# Appendix Z

## Size Modifiers and Strength Scores for GURPS Fourth Edition

According to basic physics, the mass of an object increases with the cube of its linear dimension. That is to say that if a human were hit with a growth ray and doubled in size (with all proportions remaining equal) then that human would suddenly be 8× as heavy (2 × 2 × 2 = 8).

This is all well and good, but how strong should/would this individual be?

Well, according to the same principles of physics, the strength of an object increases with the area of its cross section (or, in simpler terms, with the square of its linear dimension). That is to say that our human above that doubled in size (again, assuming all proportions remained the same) would find themselves only 4× as strong (2 × 2 = 4).

This leads us to a basic rule of thumb for the baseline (i.e.: average) strength of a human-proportioned individual at the various size modifiers that looks like this:

 SM ST Cost SM ST Cost -10 1 -90 0 10 0 -9 1 -90 +1 15 45 -8 1 -90 +2 25 120 -7 1 -90 +3 35 175 -6 1 -90 +4 50 240 -5 1 -90 +5 75 325 -4 2 -80 +6 100 360 -3 3 -70 +7 150 420 -2 5 -50 +8 250 480 -1 7 -30 +9 350 680 0 10 0 +10 500 980

Cost is the point cost of the strength listed, with the size modifier reduction applied.

If you are making a Giant with SM +5 (about 45 feet tall), and you want this giant to be semi-realistic, then ST 75 will achieve an individual that is about in proportion to a typical human being. However, to be realistic, you would need to throw on some serious limitations based on the fact that this individual's strength-to-mass ratio is pretty poor.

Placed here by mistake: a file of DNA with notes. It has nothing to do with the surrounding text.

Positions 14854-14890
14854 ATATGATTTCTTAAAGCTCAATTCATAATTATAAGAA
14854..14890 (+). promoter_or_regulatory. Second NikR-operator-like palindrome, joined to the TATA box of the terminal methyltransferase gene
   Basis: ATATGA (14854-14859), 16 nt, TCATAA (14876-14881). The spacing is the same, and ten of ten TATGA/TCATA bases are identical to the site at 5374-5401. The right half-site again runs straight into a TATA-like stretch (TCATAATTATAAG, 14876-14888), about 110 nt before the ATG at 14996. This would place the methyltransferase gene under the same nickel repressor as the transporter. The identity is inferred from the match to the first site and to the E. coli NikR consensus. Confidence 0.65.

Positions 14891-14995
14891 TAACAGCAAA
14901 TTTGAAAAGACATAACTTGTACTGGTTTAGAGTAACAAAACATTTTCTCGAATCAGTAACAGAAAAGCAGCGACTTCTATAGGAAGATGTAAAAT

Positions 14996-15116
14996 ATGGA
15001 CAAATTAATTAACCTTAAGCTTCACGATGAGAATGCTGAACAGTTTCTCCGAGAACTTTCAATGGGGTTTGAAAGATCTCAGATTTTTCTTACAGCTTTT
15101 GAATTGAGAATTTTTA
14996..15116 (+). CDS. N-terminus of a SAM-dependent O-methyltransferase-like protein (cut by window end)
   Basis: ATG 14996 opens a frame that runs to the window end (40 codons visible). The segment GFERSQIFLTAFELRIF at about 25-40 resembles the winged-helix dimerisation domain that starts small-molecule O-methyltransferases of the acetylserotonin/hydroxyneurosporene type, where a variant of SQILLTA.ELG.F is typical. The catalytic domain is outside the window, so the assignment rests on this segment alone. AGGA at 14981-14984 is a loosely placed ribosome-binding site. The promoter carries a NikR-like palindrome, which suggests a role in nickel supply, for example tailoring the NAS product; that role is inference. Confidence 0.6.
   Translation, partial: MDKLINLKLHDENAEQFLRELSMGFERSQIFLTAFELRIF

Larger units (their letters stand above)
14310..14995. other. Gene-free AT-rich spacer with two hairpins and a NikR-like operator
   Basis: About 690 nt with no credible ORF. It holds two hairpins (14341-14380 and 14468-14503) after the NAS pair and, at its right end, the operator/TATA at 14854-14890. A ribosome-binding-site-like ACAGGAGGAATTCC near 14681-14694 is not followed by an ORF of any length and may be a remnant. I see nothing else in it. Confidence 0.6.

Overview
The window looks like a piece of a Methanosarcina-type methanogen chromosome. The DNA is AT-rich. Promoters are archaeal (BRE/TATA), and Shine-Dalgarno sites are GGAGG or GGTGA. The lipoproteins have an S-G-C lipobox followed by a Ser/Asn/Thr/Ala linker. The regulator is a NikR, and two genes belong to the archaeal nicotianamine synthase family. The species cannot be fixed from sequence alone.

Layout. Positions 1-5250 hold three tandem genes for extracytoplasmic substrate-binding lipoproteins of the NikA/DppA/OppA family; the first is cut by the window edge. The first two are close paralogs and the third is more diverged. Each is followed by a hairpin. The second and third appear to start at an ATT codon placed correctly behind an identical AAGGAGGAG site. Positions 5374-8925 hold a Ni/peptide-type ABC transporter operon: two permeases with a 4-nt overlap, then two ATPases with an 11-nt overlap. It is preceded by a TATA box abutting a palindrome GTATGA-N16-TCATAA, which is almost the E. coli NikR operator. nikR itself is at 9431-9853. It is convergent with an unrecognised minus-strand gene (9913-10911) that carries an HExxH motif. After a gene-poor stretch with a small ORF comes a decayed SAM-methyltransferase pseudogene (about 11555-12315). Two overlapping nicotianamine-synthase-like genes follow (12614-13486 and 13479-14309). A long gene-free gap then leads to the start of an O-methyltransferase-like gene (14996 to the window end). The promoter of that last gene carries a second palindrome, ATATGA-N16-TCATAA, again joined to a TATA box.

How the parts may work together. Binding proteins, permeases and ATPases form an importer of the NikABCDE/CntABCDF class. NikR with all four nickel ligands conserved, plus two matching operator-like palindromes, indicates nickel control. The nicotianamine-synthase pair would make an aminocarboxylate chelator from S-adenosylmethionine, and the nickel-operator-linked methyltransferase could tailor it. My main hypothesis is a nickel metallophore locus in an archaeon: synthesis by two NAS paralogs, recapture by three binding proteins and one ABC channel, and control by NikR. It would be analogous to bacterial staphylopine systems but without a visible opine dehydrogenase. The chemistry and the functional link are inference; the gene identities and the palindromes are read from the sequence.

This individual is about 55× as strong as a typical person, but weighs about 420× as much. Pound for pound, this is only about 13% as strong as a typical man.

Keep in mind that page 19 of the Basic Set indicates that such considerations should never be forced onto a character. Still, this giant is dealing an average of 28 points of damage with a punch! The strength-to-weight ratio may not be an issue.

There is another option, however.

A typical ST 10 individual, according to GURPS, weighs in at 150 pounds. ST 10 provides a Basic Lift of 20 pounds. This is about 13% of the weight of the individual. If we scale strength to the mass of the character, so that they have the same proportionate strength (pound for pound) of a human being (the way most fantasy giants seem to work) then the chart looks more like this:

 SM ST Cost SM ST Cost -10 1 -90 0 10 0 -9 1 -90 +1 18 72 -8 1 -90 +2 39 232 -7 1 -90 +3 65 385 -6 1 -90 +4 111 606 -5 1 -90 +5 205 975 -4 1 -90 +6 316 1224 -3 2 -80 +7 580 1710 -2 3 -70 +8 1250 2480 -1 6 -40 +9 2070 4120 0 10 0 +10 3535 7050

Cost is the point cost of the strength listed, with the size modifier reduction applied.

If you are making a Giant with SM +5 (about 45 feet tall), and you want this giant to have the same strength (pound for pound) as a typical human being, then ST 205 or so will accomplish your goal. This is not realistic, but it is hard to argue realism when you are simulating a giant that lives at the top of a beanstalk . . . on a cloud.

This individual is about 420× as strong as a typical person, and weighs about 420× as much as a typical person. In addition, this giant is dealing an average of over 70 points of damage with a punch!

Figuring out what ST scores to hand out to a giant creature is sometimes rather difficult. You need to know what your goals are. Most of the time, the realistic method of calculating strength is preferable (just hand-wave that whole strength-to-mass thing and move on). However, if you want to have some seriously scary, put the fear of the supernatural into your players fun for a change: try the second option.